Testing characteristics of grid forming converters part III: inertial behaviour

A. Dyśko, A. Egea, Q. Hong, A. Khan, P. Ernst, R. Singer, A. Roscoe

Research output: Contribution to conferencePaperpeer-review

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Abstract

On the path towards an energy system powered entirely by Renewable Energy Sources (RES), power electronic converters will have to take over more and more functionalities from synchronous generators to ensure a stable and secure operation of the power grid. Moreover, it is widely recognised that the use of Grid Forming Converters (GFC) is necessary to fully meet these requirements. Over the last years, different concepts have been developed to achieve grid forming characteristics of static power converters. The next essential step is to agree on an exact definition and specification of GFC electrical behaviour as well as to define a suitable conformity assessment procedure. For this purpose, standardised testing guidelines for GFC are needed to assess those functionalities, which are relevant for dynamic grid stability. As a British-German joint work of the two research projects Battery-VSM and VerbundnetzStabil, the first draft of such guidelines is being currently developed.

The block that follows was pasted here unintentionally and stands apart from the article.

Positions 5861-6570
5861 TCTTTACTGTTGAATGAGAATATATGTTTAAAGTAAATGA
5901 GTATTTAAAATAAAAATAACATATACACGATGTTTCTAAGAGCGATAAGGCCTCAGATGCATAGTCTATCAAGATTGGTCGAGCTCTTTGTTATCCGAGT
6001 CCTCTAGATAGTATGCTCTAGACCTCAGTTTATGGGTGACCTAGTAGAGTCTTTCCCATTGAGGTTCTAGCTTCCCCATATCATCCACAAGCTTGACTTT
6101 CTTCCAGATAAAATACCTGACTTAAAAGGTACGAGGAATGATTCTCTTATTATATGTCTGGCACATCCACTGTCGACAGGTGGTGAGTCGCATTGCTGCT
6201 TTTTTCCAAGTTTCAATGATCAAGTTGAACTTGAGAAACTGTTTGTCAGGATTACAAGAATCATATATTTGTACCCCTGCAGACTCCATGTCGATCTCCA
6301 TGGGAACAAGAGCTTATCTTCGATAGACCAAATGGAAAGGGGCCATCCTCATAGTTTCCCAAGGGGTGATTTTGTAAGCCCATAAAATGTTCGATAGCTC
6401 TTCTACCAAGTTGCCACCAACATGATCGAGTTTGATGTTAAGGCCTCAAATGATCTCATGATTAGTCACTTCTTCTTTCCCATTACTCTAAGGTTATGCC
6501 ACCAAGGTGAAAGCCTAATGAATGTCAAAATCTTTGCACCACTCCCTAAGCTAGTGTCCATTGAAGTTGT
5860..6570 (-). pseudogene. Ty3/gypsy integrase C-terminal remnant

One of the necessary characteristics which makes converter a GFC is its ability to provide inertial response during the dynamic frequency changes in the system. This paper focuses on how to demonstrate and quantify an inertia-equivalent behaviour of a GFC. The response to a transient system event is quantified in terms of a damping factor D as well as an equivalent inertia constant H. A few alternative methods are proposed for empirical estimation of those parameters accompanied by selected laboratory test results and practical considerations.
Original languageEnglish
Publication statusPublished - 11 Nov 2020
Event19th Wind Integration Workshop -
Duration: 11 Nov 202012 Nov 2020

Conference

Conference19th Wind Integration Workshop
Period11/11/2012/11/20

Keywords

  • grid forming converter
  • VSM
  • inertia response
  • low inertia system
  • voltage source properties
  • power quality
  • virtual synchronous machine

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